Gentamicin eye/ear drops
- Drugs List
- Therapeutic Indications
- Precautions and Warnings
- Pregnancy and Lactation
- Side Effects
Eye and Ear drops containing gentamicin sulfate.
Eye infection - topical treatment
Ocular prophylaxis after trauma
Otitis externa - infective
Prophylaxis against otitis externa following trauma
Instil 1 or 2 drops up to six times a day into the affected eye(s), or more frequently if required.
Instil 2 or 3 drops up to three to four times a day and at night into the affected ear(s), or more frequently if required.
See Dosage; Adult
Additional Dosage Information
Severe infections may require 1 or 2 drops every fifteen to twenty minutes initially, reducing the frequency of instillation gradually as the infection is controlled.
Perforated tympanic membrane
Precautions and Warnings
Soft contact lenses
Known or suspected mitochondrial disorder
Do not use if tympanostomy tube (grommet) is in situ
Exclude tympanic membrane perforation before initiating treatment
Advise patient blurred vision may affect ability to drive/operate machinery
Contains benzalkonium chloride
Avoid contact with middle ear
In combined therapy, administer eye products at least five minutes apart
To reduce systemic absorption compress lacrimal sac during administration
Advise patient to report signs of deafness
Possible ototoxicity when used at high doses in susceptible groups
Possible systemic absorption
Discontinue if irritation or sensitisation occur
Discontinue if superinfection occurs
Avoid long term use
Advise patient to avoid touching the eye/other surfaces with container tip
Remove contact lenses before use and re-insert 15 minutes after use
When used in the ears clean the area before use.
Serious adverse reactions including neurotoxicity, ototoxicity and nephrotoxicity have occurred in patients receiving systemic gentamicin therapy. Although these effects have not been reported following topical otic use of gentamicin, caution is advised when used concomitantly with systemic aminoglycosides.
Severe infections may require a concurrent systemic antibiotic regime.
It must be established whether the patient has a known mitochondrial disorder or a family history of ototoxicity before use.
There have been reports of cases of an increased risk of ototoxicity with aminoglycosides administered to patients with mitochondrial mutations, including cases where the patient's aminoglycoside serum levels were within the recommended range. No cases were identified with topical preparations, however there is a potential risk with gentamicin and other aminoglycosides administered at the site of toxicity.
The use of aminoglycoside treatment versus alternative options in patients with susceptible mutations should be considered. Genetic testing should also be considered especially in patients requiring recurrent or long term treatment with aminoglycosides; however urgent treatment should not be delayed. To minimise the risks of adverse effects, continuous monitoring of renal and auditory function, as well as hepatic and laboratory parameters, is recommended for all patients.
Avoid application to open wounds or damaged skin as systemic absorption can cause irreversible partial or total deafness. This effect is enhanced in patients with renal or hepatic impairment and the elderly.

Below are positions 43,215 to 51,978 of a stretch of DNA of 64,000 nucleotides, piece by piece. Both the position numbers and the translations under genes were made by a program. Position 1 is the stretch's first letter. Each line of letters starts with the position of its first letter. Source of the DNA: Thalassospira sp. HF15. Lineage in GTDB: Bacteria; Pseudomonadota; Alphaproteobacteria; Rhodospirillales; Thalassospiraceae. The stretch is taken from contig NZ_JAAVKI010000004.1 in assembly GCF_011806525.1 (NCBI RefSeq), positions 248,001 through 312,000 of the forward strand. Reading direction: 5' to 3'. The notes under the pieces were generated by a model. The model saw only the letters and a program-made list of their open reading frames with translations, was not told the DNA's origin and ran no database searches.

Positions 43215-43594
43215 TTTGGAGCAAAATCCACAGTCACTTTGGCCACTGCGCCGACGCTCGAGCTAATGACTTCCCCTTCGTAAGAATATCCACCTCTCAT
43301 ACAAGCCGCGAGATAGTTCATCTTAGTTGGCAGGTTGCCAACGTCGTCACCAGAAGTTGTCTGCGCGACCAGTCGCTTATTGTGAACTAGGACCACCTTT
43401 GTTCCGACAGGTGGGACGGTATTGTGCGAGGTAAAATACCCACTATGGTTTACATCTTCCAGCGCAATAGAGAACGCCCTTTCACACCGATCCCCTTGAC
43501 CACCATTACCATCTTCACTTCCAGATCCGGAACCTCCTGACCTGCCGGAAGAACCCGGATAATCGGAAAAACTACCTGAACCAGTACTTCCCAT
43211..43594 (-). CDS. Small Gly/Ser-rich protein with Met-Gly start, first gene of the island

Direct contact of gentamicin with the middle and inner ear can result in irreversible toxic effects and any benefits need to be considered against the risk of infection itself causing hearing loss.
Use with caution in an inflamed eye as increased systemic absorption may occur through the conjunctiva.
Use with caution in dry eye patients and in patients where the cornea may be compromised.
Pregnancy and Lactation
Use gentamicin with caution during pregnancy.
The manufacturer recommends that gentamicin should only be used in pregnancy when considered essential by the physician, after careful assessment of the potential risks and benefits.
Schaefer (2015) concludes that aminoglycosides may be administered locally because systemic absorption is minimal.
Use gentamicin with caution during breastfeeding.
The manufacturer recommends that gentamicin should only be used in breastfeeding when considered essential by the physician, after careful assessment of the potential risks and benefits.
Lactmed states that maternal use of an ear drop or eye drop that contains gentamicin presents little or no risk for the nursing infant.
Blurred vision (transient)
Burning sensation (local)
Itching sensation (local)
It is strongly recommended that the UK National Poisons Information Service be consulted on cases of suspected or actual overdose where there is doubt over the degree of risk or about appropriate management.
The following number will direct the caller to the relevant local centre (0844) 892 0111
Information may be obtained if you have access to ToxBase the primary clinical toxicology database of the National Poisons Information Service. This is available via password on the internet ( www.toxbase.org ) or if this is unavailable at the backup site ( www.toxbasebackup.org ).
Last Full Review Date: August 2022
Drugs During Pregnancy and Lactation: Treatment Options and Risk Assessment, 3rd edition (2015) ed. Schaefer, C., Peters, P. and Miller, R. Elsevier, London.
Summary of Product Characteristics: Genticin Eye/Ear drops. ADVANZ Pharma. Revised May 2021.
NICE Evidence Services Available at: www.nice.org.uk Last accessed: 21 July 2022.
US National Library of Medicine. Toxicology Data Network. Drugs and Lactation Database (LactMed).
Available at: https://www.ncbi.nlm.nih.gov/books/NBK501922/
gentamicin Last revised: 16 August 2021
Last accessed: 21 July 2022
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Medscape UK | Univadis prescription drug monographs & interactions are based on FDB Multilex Content
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